Published May 20, 2013
While the job market is constantly changing and shifting to adapt to the economic climate and consumer and industry demands, the Class of 2013 may have a different perception of the working world than recent past grads.
A survey conducted by management consulting company Accenture illustrates the differences between the expectations and the realities of the young working class, particularly when it comes to training, additional education and salary.
The company surveyed 1,010 students graduating from college in 2013 and entering the job market, and 1,005 participants who already graduated college in 2011 or 2012.
One commonality between both groups is their willingness to be open with their first job rather than waiting for the “perfect job,” says David Gartside, a managing director in Accenture’s Talent & Organization Practice.
“They came into this as sort of the golden generation with a set of expectations around how they’re going to [be] put to work, but at that time it had already been mismatched with how previous generations have worked,” he says.
“The Millenial generation is responding and they are responding by being more flexible, which going into this was a concern that they would not flex with the market and would actually put themselves into a worse situation.”
Here’s what experts say about the study’s findings and how recent grads can make workplace expectations more of a reality.
The survey shows that only 15% of 2013 grads expect to earn less than $25,000 a year, while one-third (32%) of 2011 and 2012 graduates who are employed report their current annual salary is $25,000 or less.
A lower salary often indicates underemployment, explains Gartside, as 41% of workers who graduated from college in the past two years say they are underemployed and working in jobs that do not require their college degrees.
“The real concern here that you’ve got 41% of those two classes not actually using their degrees and then a third of them are earning less than $25,000...because there are not enough graduate jobs and therefore people are taking up jobs below their education level,” he says.
On-the Job Training
Despite having degrees, nearly two-thirds (63%) of 2011/2012 grads say they will need more training in order to get their desired job.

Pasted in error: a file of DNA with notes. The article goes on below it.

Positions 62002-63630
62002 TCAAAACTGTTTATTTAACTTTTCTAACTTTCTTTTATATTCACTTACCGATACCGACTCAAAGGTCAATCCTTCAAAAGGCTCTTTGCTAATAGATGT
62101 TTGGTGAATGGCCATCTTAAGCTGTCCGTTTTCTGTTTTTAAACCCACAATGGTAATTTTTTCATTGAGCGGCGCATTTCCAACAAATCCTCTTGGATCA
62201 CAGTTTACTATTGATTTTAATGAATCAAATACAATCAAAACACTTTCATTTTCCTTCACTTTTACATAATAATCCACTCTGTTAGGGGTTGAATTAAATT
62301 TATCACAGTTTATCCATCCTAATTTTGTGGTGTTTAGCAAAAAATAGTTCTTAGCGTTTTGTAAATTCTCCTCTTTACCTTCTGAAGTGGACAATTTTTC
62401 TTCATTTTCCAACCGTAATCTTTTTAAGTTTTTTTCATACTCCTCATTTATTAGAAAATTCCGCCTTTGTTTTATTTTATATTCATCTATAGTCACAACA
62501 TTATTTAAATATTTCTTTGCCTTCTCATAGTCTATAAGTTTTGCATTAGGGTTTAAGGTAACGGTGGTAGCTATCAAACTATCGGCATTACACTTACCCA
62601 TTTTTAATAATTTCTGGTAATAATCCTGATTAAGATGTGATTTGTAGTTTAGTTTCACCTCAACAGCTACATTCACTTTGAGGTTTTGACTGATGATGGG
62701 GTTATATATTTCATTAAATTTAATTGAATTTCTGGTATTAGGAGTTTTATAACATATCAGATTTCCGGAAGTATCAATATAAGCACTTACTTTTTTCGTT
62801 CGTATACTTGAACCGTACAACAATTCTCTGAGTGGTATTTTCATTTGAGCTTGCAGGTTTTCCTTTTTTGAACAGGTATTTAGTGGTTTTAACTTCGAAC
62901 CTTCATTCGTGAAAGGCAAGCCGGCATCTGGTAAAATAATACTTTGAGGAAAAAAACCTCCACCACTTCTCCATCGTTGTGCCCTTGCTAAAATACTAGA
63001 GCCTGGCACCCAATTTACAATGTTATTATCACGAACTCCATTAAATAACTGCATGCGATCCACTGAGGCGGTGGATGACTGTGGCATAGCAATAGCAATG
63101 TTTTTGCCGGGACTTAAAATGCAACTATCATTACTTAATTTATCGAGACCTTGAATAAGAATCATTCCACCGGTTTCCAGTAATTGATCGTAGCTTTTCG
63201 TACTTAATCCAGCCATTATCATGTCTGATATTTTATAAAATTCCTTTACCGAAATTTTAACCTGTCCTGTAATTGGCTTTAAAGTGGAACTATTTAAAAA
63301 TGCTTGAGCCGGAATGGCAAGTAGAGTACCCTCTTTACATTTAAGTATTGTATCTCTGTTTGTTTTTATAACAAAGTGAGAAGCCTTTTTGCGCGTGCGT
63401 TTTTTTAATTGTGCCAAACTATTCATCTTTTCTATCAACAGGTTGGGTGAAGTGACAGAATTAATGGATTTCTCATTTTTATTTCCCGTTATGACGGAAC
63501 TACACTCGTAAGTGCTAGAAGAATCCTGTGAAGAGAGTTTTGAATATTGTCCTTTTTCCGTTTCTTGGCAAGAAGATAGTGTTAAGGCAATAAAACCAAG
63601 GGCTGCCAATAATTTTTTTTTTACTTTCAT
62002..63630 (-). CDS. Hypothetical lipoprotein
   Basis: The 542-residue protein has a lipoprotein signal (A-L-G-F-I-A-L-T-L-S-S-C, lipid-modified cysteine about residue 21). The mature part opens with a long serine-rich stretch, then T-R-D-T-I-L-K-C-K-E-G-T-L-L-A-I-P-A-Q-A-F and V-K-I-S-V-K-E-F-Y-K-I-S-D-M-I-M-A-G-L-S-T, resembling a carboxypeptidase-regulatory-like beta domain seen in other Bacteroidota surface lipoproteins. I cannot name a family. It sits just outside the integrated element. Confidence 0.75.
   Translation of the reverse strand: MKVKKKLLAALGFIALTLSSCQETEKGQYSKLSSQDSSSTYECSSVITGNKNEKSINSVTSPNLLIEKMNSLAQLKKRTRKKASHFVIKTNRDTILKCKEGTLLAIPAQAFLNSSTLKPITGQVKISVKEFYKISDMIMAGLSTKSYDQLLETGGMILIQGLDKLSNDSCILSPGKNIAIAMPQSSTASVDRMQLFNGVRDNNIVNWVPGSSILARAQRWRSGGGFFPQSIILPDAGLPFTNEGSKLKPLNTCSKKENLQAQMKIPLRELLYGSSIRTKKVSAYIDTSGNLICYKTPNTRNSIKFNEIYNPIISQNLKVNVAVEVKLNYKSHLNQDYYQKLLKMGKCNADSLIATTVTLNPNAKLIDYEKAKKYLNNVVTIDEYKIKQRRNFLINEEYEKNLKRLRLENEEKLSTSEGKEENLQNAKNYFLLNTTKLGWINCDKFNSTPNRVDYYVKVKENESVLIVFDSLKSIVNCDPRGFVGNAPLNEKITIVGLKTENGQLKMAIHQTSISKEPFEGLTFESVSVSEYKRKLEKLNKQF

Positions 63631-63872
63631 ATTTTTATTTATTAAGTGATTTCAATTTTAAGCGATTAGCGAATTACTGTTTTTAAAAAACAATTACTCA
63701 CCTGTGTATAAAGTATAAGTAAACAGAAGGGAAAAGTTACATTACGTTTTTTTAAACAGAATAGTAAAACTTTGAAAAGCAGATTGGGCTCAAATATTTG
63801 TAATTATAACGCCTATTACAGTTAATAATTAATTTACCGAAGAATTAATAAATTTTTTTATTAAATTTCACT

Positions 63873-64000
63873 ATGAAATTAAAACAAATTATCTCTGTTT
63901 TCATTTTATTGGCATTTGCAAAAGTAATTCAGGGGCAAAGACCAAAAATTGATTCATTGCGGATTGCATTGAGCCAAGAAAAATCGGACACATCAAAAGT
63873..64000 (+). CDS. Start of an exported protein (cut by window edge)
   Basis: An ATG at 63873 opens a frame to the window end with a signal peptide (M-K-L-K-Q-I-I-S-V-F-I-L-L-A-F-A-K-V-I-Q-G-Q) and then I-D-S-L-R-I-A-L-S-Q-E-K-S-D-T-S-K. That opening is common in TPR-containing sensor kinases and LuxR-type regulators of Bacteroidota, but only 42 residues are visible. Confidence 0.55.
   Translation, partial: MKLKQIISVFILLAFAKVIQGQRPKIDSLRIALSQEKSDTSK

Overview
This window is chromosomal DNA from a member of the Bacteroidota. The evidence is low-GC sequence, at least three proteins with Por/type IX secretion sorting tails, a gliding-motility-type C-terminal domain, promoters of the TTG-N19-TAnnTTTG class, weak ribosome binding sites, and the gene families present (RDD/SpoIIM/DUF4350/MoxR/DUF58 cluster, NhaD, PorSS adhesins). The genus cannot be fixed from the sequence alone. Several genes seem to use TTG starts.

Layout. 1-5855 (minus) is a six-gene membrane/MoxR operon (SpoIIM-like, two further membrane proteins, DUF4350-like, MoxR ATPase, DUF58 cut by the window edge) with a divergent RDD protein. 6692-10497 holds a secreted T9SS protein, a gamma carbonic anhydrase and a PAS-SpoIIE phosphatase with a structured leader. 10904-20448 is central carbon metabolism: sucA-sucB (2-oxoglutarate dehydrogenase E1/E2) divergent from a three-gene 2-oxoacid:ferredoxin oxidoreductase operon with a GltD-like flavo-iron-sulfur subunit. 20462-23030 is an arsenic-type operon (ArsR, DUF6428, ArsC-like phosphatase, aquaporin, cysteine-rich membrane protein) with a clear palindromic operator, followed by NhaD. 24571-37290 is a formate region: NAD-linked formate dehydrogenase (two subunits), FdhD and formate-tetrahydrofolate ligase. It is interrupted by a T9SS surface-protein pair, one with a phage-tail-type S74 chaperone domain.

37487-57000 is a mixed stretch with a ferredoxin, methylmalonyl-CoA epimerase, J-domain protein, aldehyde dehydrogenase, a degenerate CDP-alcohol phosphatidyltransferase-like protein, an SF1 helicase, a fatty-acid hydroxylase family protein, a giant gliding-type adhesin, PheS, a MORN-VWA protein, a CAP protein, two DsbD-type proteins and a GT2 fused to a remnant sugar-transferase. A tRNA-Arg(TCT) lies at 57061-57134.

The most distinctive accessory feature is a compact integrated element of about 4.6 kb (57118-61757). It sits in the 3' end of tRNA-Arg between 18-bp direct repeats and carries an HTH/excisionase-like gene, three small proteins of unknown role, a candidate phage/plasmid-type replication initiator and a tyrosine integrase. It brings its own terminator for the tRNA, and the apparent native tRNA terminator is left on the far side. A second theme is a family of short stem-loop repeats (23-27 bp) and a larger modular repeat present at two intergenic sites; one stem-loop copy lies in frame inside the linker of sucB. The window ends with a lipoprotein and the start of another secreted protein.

But grads shouldn’t bank on employers providing the training, as more than three-quarters (77%) of 2013 college graduates expect their first employer to provide formal training but only 48% of 2011 and 2012 graduates surveyed say they received training in their first job after graduation.
Recent grads may be accustomed to the structure and resources of their university and hesitant to take the reins when it comes to getting the skills needed to master the position, says Mary Rigali, director of career services at Post University.
“When they start to work, they transfer the ‘responsibility’ of their success to the employer and assume the employer will fill the same role, guiding them to success as their parents and professors have.”
However, companies also have standards on how prepared candidates should be coming into their current position, says Gartside.
“They’ve moved their expectations to ‘we’ll find the right person who can be productive in the role they want, so we’re not budgeting to give them training,’” he says. “Essentially the companies are saying, ‘look it’s your problem to get yourself ready for exactly what I need on day one,’ which also is an unrealistic expectation.”
The Need for a Graduate Degree
Out of 2011/2012 grads in the workforce, 42% expect they will need to pursue a graduate level degree to further their career while only 18% of 2013 college grads plan to continue their education.
While a higher degree can help grads earn credentials, getting real-world work experience under their belts can help broaden their perspective and create a better career trajectory rather than jumping back into education with abandon, say the experts.
Rigali explains that whether or not young workers decide to commit to a graduate degree program, they will need to be committed lifelong learners.
“The knowledge and skills they have today may not be what they need five years from now,” she says. “They will need to manage their skills to remain current and competitive.”
How to Create More Realistic Expectations
Staying engaged in industry forums, keeping up with corporate current events and demonstrating leadership and communication skills that employers are looking for can help grads find a good, professional fit for them.
It’s important for grads to understand a degree is not a guarantee of employment and instead be proactive in carving out their own career path, recognizing that achieving all of their goals will not accomplished overnight, says Becky Takeda-Tinker, president of Colorado State University-Global Campus.
“While you may not find yourself working your dream job right away, it can pay off to be entrepreneurial and see what opportunities there are in your organization for growth or to at least take on responsibilities that give you experience relevant to your career goals,” she says. “Keep in mind that careers are built over time and opportunities to advance must often be earned.”
When taking on any job that may be less than their ideal position, it’s important to treat it as an opportunity to showcase skills and behaviors to a future employer rather than just a way to pay the bills, says Gartside.
“As you engage more with the workplace, I think you are going to see also that people’s expectations are going to be better aligned with what’s out there in the marketplace because they spent the time engaging in this forum and they understand better what’s happening.”